Date of Award

Spring 1-1-2013

Document Type

Thesis

Degree Name

Master of Science (MS)

First Advisor

Roseanna M. Neupauer

Second Advisor

Roseanna M. Neupauer

Third Advisor

Harihar Rajaram

Fourth Advisor

John Pitlick

Abstract

In regions where growing population and changing climate threaten freshwater supplies, accurate modeling of potential human impacts on water resources is necessary to ensure a sufficient supply of clean water. Stream depletion, the reduction of stream flow due to the extraction of groundwater from a hydraulically connected aquifer, can reduce water availability; thus, accurate modeling of stream depletion is an important step in siting new groundwater wells. Proper estimation of stream depletion requires appropriate parameterization of aquifer and streambed hydraulic properties. Although streambed hydraulic conductivity (Kr) varies spatially and temporally in natural streams, many numerical investigations of stream depletion assume or calibrate for a single representative value of (Kr) . In this work, we use MODFLOW-2000 to demonstrate that ranges of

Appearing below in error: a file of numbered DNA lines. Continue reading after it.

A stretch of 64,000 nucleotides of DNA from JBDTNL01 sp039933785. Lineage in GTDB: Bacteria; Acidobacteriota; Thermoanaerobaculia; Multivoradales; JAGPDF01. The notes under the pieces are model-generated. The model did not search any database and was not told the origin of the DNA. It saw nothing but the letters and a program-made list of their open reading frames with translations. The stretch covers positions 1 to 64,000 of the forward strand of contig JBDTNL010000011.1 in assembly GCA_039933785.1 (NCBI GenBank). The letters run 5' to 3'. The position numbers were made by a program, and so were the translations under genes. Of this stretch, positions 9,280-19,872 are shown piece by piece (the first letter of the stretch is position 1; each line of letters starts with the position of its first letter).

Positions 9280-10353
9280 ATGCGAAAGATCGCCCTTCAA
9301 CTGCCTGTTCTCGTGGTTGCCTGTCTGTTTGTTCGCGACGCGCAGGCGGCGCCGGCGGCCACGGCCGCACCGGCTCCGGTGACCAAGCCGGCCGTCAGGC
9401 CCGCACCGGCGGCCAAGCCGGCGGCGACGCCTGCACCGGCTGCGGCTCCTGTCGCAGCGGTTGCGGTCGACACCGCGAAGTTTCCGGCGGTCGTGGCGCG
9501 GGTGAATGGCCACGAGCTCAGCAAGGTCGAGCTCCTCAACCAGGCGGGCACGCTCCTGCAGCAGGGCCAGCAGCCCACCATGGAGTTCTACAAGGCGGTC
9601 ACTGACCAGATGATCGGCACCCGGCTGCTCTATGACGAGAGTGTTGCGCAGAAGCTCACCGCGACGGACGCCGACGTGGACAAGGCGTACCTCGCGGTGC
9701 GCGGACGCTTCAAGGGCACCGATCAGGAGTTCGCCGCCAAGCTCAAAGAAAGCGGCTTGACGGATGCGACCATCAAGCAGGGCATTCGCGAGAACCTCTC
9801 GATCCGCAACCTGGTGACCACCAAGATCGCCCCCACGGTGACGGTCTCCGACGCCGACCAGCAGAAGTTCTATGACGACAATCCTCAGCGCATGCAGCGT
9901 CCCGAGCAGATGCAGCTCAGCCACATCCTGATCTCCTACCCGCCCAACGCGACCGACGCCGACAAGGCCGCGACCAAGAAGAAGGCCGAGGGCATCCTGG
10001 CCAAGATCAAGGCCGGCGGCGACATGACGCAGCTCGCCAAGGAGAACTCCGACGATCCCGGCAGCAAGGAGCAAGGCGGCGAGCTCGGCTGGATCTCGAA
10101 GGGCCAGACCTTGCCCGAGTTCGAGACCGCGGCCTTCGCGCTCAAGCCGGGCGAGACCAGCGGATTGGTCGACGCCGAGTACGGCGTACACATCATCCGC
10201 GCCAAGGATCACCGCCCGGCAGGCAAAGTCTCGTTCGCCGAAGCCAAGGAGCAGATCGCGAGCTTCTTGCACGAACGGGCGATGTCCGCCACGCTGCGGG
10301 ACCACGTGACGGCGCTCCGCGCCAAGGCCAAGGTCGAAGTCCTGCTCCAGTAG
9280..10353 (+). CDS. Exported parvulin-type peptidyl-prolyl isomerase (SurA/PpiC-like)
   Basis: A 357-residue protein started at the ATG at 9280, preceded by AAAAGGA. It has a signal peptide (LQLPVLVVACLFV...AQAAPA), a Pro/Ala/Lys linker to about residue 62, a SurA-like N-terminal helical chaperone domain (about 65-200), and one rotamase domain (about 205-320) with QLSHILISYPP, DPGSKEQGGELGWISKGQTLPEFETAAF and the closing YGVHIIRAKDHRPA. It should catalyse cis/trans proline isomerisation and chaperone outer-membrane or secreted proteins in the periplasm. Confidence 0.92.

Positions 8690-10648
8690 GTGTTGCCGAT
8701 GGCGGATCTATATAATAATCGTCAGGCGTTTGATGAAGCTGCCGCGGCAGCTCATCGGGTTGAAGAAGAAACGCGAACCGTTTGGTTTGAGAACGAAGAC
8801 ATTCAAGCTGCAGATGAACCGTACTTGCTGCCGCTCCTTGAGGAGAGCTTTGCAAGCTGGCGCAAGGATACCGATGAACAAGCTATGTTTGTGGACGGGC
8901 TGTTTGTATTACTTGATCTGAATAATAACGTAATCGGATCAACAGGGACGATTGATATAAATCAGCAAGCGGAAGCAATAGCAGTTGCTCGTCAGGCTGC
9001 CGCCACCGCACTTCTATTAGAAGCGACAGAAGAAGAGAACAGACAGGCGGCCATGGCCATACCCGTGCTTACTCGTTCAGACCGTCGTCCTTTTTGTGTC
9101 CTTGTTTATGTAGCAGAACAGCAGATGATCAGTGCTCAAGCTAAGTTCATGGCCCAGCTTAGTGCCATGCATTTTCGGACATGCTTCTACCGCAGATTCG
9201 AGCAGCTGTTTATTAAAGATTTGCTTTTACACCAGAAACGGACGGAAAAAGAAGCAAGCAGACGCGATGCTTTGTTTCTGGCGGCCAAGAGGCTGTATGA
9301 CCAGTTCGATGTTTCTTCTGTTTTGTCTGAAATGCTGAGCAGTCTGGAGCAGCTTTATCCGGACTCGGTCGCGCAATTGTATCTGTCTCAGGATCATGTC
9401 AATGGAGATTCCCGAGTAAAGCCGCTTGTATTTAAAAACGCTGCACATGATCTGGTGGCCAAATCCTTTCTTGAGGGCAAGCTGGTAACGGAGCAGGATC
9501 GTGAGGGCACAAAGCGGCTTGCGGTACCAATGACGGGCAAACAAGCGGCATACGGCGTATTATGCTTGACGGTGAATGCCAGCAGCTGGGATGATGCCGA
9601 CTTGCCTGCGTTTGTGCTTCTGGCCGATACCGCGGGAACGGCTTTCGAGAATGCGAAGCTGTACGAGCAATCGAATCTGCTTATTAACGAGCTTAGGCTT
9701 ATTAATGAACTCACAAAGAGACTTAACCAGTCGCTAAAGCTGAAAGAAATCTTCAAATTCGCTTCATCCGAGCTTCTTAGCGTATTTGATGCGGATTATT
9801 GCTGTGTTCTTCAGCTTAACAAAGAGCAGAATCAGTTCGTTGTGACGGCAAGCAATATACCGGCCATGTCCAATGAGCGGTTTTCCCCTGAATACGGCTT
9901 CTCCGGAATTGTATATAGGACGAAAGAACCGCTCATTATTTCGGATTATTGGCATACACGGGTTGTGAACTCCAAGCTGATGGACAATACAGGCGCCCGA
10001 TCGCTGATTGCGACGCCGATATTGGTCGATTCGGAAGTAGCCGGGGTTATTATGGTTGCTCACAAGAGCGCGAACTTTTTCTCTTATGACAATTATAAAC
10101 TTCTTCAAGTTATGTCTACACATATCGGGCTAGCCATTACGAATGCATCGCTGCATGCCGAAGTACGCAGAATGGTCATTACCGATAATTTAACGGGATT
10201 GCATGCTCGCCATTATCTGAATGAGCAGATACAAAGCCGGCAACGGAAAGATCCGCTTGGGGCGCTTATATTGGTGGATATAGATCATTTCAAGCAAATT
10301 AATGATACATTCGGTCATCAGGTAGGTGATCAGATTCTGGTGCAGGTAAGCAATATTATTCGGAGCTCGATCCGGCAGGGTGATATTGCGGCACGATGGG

(Kr) exist to which stream depletion estimations are sensitive and insensitive. We show that the

sensitivity of a model to (Kr) is dependent upon the model input parameters. Considering the uncertainty that is introduced from the assumption or calibration of a parameter, we apply concepts from sediment transport theory to develop modeling methods that more accurately represent the spatial and temporal heterogeneity of the stream channel. We compare stream depletion estimations from various heterogeneous (Kr) scenarios with a homogeneous base case to investigate how the different modeling schemes impact the feasibility of pumping well locations in the aquifer. Modeling patterns of (Kr) heterogeneity significantly alters stream depletion estimations. However, accounting for temporal variations in heterogeneity patterns lessens the degree to which heterogeneity along the stream channel impacts stream depletion estimations.

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